Although popular with police, EMS and offshore operators in Europe and Asia since its introduction in 1999, the Airbus Helicopters (née Eurocopter) EC155 has been slow to catch on in the U.S. market. Customers panned the initial model for its unreliability and inadequate engine power. Those issues were largely addressed with an improved variant, the EC155B1, which entered production in 2002 and introduced uprated engines.
The University of Michigan Health System (UMHS) Survival Flight took delivery of three EC155B1s to replace its fleet of aging Bell 430s in 2011 and began service with them in 2012. UMHS was the first U.S. operator to use the EC155 for medevac missions. UMHS chose the EC155s for their increased speed, range and cabin room as well their ability to use the same helipads already qualified for the 430s, which the program operated for 14 years, according to Denise Landis, UMHS manager of critical care transport.
Landis said mission range increased to 350 nm (with reserves) with the EC155s and enables flight direct to rural hospitals as far away as Michigan’s vast Western Upper Peninsula; Iowa City, Iowa; Frederick, Md.; or Syracuse, N.Y. On lengthy round trips within the state, as far away as Traverse City (KTVC), the EC155s can skip refueling, using cheaper fuel at the program’s 10,000-gallon fuel farm at the hospital in Ann Arbor. Part of the range increase comes from a 1,500-pound useful load increase the EC155 posts over the 430.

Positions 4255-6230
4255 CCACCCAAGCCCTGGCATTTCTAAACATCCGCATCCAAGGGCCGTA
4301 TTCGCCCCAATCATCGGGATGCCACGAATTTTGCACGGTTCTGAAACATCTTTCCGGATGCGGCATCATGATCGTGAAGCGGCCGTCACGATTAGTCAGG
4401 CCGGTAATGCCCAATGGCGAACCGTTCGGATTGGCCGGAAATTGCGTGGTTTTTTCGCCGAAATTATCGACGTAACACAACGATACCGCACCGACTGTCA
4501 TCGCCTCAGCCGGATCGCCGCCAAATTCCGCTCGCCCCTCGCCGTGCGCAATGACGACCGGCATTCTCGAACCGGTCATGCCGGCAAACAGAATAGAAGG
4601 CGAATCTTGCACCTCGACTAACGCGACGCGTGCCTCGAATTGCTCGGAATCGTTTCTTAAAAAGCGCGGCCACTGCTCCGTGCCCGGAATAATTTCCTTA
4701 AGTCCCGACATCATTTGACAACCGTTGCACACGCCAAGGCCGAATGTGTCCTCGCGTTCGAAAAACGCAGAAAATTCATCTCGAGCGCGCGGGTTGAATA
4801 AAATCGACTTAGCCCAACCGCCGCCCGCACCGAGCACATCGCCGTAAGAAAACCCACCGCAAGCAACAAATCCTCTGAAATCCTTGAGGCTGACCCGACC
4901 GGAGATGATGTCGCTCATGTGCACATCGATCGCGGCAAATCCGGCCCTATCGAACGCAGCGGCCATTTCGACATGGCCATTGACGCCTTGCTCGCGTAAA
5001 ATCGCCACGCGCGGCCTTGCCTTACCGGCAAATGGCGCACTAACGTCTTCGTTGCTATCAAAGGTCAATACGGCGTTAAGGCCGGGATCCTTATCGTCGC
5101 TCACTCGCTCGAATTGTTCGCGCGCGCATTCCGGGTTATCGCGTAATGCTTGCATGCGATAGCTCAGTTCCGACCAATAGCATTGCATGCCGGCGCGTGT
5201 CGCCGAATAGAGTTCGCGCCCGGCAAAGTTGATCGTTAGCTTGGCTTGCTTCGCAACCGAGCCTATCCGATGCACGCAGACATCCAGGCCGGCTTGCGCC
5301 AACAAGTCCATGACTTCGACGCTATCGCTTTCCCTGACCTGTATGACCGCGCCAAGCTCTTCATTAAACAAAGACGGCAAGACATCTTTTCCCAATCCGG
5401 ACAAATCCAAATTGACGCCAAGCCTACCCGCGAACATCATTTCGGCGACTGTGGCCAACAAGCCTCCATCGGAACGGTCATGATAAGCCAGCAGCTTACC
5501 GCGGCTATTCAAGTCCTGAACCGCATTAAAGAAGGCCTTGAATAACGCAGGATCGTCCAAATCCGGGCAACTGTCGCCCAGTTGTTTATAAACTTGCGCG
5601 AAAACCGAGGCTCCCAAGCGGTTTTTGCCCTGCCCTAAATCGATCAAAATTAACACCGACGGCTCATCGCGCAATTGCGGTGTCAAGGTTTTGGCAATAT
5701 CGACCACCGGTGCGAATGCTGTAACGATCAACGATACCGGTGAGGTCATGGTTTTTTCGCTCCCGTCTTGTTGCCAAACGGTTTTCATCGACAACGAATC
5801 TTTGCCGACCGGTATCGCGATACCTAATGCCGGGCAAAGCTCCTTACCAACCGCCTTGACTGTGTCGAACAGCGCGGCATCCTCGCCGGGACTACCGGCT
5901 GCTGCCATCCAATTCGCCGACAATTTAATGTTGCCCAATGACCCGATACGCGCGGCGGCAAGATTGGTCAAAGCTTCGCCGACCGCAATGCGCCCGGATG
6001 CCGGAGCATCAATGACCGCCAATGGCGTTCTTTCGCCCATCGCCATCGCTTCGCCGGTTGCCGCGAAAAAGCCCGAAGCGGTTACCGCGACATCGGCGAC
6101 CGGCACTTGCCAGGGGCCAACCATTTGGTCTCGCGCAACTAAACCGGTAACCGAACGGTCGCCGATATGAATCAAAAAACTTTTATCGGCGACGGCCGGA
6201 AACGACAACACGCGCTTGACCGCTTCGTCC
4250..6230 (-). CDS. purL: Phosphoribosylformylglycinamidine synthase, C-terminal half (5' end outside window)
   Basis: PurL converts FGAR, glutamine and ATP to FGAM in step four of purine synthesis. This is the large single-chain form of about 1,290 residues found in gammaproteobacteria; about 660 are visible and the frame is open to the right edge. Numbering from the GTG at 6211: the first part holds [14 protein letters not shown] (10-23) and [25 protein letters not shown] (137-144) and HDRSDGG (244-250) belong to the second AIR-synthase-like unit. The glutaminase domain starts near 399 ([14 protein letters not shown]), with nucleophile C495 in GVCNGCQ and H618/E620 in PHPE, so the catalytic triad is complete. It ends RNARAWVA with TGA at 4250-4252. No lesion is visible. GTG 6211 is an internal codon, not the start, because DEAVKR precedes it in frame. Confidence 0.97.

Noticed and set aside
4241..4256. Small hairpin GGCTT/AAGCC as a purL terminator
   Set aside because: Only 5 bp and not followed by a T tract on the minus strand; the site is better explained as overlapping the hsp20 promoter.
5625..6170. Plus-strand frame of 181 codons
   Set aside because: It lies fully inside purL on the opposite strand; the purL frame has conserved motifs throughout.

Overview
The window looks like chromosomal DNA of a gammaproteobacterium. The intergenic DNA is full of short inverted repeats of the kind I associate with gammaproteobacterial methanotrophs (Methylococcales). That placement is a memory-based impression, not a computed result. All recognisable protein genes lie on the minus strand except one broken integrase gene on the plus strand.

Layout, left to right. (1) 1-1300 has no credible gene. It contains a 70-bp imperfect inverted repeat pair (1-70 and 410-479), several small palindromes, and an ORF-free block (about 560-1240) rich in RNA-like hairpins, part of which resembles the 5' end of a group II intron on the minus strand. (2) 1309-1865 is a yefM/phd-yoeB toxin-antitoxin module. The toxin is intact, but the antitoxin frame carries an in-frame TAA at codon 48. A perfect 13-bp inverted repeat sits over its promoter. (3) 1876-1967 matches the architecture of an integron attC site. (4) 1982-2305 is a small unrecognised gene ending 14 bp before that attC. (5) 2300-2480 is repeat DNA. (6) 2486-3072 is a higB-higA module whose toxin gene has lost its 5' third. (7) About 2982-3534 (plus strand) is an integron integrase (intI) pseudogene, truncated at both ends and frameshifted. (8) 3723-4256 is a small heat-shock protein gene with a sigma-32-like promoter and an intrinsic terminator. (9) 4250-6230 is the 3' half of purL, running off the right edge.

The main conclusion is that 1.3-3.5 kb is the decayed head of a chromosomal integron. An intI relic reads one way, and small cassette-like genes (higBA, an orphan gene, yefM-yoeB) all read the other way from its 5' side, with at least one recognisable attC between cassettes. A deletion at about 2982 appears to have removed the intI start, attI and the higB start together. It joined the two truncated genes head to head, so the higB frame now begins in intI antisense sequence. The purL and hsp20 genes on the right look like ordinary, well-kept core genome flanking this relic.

The helicopters are operated single-pilot IFR. Survival Flight pilots took EC155 transition training at HeliSim in Marseilles, France, using the Level-D simulator there; mechanics trained at American Eurocopter in Grand Prairie, Texas. Two executive-configured EC155s are operated in the U.S., and Florida-based ShandsCair has ordered one for helicopter EMS.
Despite the improvements in the EC155, the helicopter’s popularity continues to be retarded by its direct operating costs, which are higher than those of both the Sikorsky S-76 and the Bell 430. According to consulting firm Conklin and de Decker, a 2003 EC155B1 has an hourly DOC of $1,999 (December 2013).
Of course, it also has a larger cabin than either the Sikorsky or the Bell. Landis said the extra cabin volume–77 cubic feet more than the 430–allows UMHS helicopters to carry pilot, five medical personnel and one patient or two patients and four medical personnel. She characterized cabin noise as “slightly” above that of the 430, but “not to the level where it irritates anybody.” UMHS opted not to install additional cabin noise dampening as part of its cabin completions.
Additional installed equipment includes wire cutters and optional avionics. The panel includes the familiar Eurocopter vehicle and engine management display (VEMD) along with dual Waas-capable Garmin 430s, MFD, dual Thales Efis displays, King KMD 500 weather radar, Safran 4-axis dual-channel AFCS, and Technosonic TF7000 communications suite.
Two helicopters are on call 24/7 and one is held in reserve.
Custom-designed Medical Interiors